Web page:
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CIO not the only one to blame for Target breach

Jaikumar Vijayan | March 6, 2014
Beth Jacob's resignation not surprising, but disappointing analysts say

"I don't understand why the qualified PCI security assessor is totally off the hook in this case," Litan noted. "CIOs rightfully rely on [qualified security assessors] to certify PCI compliance," Litan said. "Sure the standard response is 'well things change between annual assessments'," she said. "Yes they do, but that's a big copout on the QSA's part if you ask me."

Jim Huguelet, an independent retail security consultant, expressed surprise at Jacob's timing. "She did not tender her resignation in the days or weeks immediately following the disclosure when the pressure was most acute," he noted. Jacob also didn't wait longer to put some distance between the event and her departure, he said.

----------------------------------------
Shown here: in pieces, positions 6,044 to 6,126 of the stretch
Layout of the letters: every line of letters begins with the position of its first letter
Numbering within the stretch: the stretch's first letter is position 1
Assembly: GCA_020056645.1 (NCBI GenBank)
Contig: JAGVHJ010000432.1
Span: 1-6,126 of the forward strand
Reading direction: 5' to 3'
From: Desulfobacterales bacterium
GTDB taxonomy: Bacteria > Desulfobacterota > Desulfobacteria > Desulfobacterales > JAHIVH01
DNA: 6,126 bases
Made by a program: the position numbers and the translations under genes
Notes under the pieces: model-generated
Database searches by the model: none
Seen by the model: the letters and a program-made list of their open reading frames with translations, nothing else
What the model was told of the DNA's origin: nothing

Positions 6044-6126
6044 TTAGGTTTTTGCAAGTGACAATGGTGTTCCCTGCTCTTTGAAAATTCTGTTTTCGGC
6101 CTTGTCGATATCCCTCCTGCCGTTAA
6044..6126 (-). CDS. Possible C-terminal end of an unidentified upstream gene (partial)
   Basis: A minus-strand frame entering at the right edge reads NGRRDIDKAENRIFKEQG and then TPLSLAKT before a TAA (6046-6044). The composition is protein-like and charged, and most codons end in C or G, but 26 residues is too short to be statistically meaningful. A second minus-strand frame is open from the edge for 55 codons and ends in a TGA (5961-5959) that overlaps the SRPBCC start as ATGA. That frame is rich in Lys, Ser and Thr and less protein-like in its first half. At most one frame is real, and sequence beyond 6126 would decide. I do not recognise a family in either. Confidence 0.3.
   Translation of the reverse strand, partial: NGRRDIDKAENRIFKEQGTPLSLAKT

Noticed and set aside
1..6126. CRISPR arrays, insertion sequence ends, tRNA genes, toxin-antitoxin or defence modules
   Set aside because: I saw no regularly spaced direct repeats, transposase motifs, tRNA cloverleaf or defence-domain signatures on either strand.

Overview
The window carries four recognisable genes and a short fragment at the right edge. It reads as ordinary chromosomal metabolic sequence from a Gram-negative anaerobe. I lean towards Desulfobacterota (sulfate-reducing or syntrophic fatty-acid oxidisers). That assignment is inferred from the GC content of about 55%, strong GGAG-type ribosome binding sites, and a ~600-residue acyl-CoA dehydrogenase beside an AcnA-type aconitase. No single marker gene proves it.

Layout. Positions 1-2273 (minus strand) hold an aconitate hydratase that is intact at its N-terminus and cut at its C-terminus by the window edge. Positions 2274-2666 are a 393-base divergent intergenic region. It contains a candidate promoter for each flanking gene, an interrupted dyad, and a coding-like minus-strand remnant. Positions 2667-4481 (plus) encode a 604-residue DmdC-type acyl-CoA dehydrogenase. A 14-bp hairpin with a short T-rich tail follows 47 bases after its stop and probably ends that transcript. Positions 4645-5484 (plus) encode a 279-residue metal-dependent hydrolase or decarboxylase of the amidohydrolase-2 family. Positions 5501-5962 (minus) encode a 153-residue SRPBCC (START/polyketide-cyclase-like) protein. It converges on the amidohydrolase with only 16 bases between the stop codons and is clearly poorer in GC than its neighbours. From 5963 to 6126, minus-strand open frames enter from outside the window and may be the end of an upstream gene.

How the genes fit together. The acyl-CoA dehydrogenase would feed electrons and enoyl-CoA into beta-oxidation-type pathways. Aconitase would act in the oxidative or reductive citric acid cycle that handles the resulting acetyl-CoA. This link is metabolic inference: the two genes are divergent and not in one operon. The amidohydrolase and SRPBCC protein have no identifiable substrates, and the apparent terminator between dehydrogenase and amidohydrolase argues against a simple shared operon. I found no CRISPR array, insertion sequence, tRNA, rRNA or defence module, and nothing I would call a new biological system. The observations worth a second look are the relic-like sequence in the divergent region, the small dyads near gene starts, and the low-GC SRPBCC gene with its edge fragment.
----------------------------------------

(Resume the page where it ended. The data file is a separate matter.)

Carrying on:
"She does not appear to have a professional background in information technology, so perhaps she felt it was appropriate to allow someone with a deeper technical background to lead their IT organization through the coming months and years of the work ahead of them," Huguelet said.

The Target incident underscores the need for technology executives to keep CEOs and the entire board abreast of cybersecurity developments at all times, said Chris Pierson, chief security officer at Viewpost.

"We as an industry need to improve how we communicate that breaches are not 100% preventable and need the people, tech and processes to handle these sophisticated threats," he said. "This is a cyber, law, privacy, and risk issue that touches everyone and must be addressed holistically."

 

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